A Startup Called Government
Jay Nath is being honored as a Champion of Change for his efforts in local innovation.
I have the distinct pleasure of serving as Chief Innovation Officer for San Francisco Mayor Edwin M. Lee—a leader who exhibits the unique combination of foresight and creativity and to whom I owe the honor of being named a Champion of Change: Local Innovator by the White House. Upon establishing one of the Nation’s first Chief Innovation Officer positions, Mayor Lee took an important step forward. He recognized the power and potential of innovation to solve social and civic challenges and to make government a more open, responsive, and efficient enterprise.
As CIO, I direct the Mayor’s Office of Civic Innovation, and am tasked with tackling some of the most historically persistent and intractable problems faced by the City of San Francisco. At the Mayor’s office, we are fully aware that these massive challenges can only be addressed with participation of our citizens and help from our partners across the public, private and nonprofit sectors. That’s why we focus on creating a culture of sharing, collaboration, and co-creation and work closely with partners to change the way government serves its constituents.
Harnessing lessons learned from my time in the private sector, I take an agile approach to public administration—one that involves working to disrupt the status quo and transform government for the 21st Century. I focus on creating as much value as possible, in the shortest amount of time, with little or no capital cost. I work to connect government with the incredible network of change-agents, hackers, students, entrepreneurs, and countless other individuals who make San Francisco the Innovation Capital of the World. I constantly seek new opportunities to engage the community and new technologies that can harness the problem-solving prowess and entrepreneurial ethos of our City. Here are just a few examples:
In 2009, inspired by the White House’s Data.gov initiative, I piloted an Open Data policy here in San Francisco—making us one of the first cities in the Nation to make all non-confidential government datasets publicly available. Largely because we used open source technologies, we were able to take this concept from idea to deployment in just three months. Since its launch, DataSF.org has attracted a vibrant community of developers who have created over 100 applications in categories such as public safety, transportation, data visualization, and environmental protection. Open Data helps to illuminate the landscape for local decision-makers and provides a standard by which information can be shared.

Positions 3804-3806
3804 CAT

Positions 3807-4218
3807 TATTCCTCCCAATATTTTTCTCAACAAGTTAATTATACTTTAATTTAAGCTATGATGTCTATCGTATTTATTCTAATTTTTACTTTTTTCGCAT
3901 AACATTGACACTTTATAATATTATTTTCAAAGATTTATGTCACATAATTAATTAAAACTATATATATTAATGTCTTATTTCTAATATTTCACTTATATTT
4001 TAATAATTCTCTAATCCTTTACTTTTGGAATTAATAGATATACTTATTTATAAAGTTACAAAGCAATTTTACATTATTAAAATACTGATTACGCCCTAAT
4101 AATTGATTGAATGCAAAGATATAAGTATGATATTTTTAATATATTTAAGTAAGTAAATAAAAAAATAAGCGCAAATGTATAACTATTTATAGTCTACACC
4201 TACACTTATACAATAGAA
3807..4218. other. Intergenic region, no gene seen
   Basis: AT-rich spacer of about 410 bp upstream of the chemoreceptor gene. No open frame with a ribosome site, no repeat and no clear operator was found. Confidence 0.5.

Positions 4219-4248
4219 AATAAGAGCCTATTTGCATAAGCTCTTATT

In April 2012, we launched ImproveSF.com, a crowd-sourcing platform that empowers San Franciscans to generate and implement their own solutions to citywide problems. Over 3,000 interactions have taken place thus far and the platform has been used to address local issues such as Transit Efficiency, Food Justice and Neighborhood Revitalization. The latest ImproveSF challenge called for ideas to improve access to healthy food for residents in the blighted Central Market neighborhood. Over 100 ideas were submitted and more than 500 comments made. Through this platform, we’ve seen first-hand the impact of opening civic challenges to a community of local problem solvers.
More recently we’ve taken the community-problem solving approach one step further by holding hackathons that bring designers and developers together to create apps that solve specific civic challenges. We then work to move the apps from hackathon-to-market by partnering with government agencies to pilot demonstration projects. The San Francisco Municipal Transit Agency is currently piloting an app that allows operators to gather real-time data and improve operations.
Hackathons can help government solve a variety of operational challenges, while also planting seeds for new start-ups that strengthen our local economy by creating jobs. The City continues to work towards ensuring that ideas born at hackathons have the necessary assets and networks to scale-up to their full potential.
Innovation Month in San Francisco
With so much happening in our office and throughout our City, we are taking the month of October to highlight the impact that innovation has had on our public and private sectors. Mayor Ed Lee has declared October as Innovation Month in San Francisco to celebrate the individuals and institutions that are creating game-changing solutions to the wide variety of challenges we face.
With the leadership of a supportive Mayor and by collaborating with partners such as Code for America, SF.CITI, and many others, we have seen the power of innovation to open the doors of government to citizens, to manage customer service, to improve efficiency, and to ultimately drive better public services. Many of the activities described have been conducted at little or no cost, yet have generated tremendous value—quantitatively and qualitatively— for the public good.
Finally, we have learned first-hand that people are willing to work collaboratively with their government to address long-standing societal challenges. We will continue to engage with the creative and entrepreneurial people of our City to make our government better, smarter, and more efficient.
Jay Nath is Chief Innovation Officer for the City of San Francisco.
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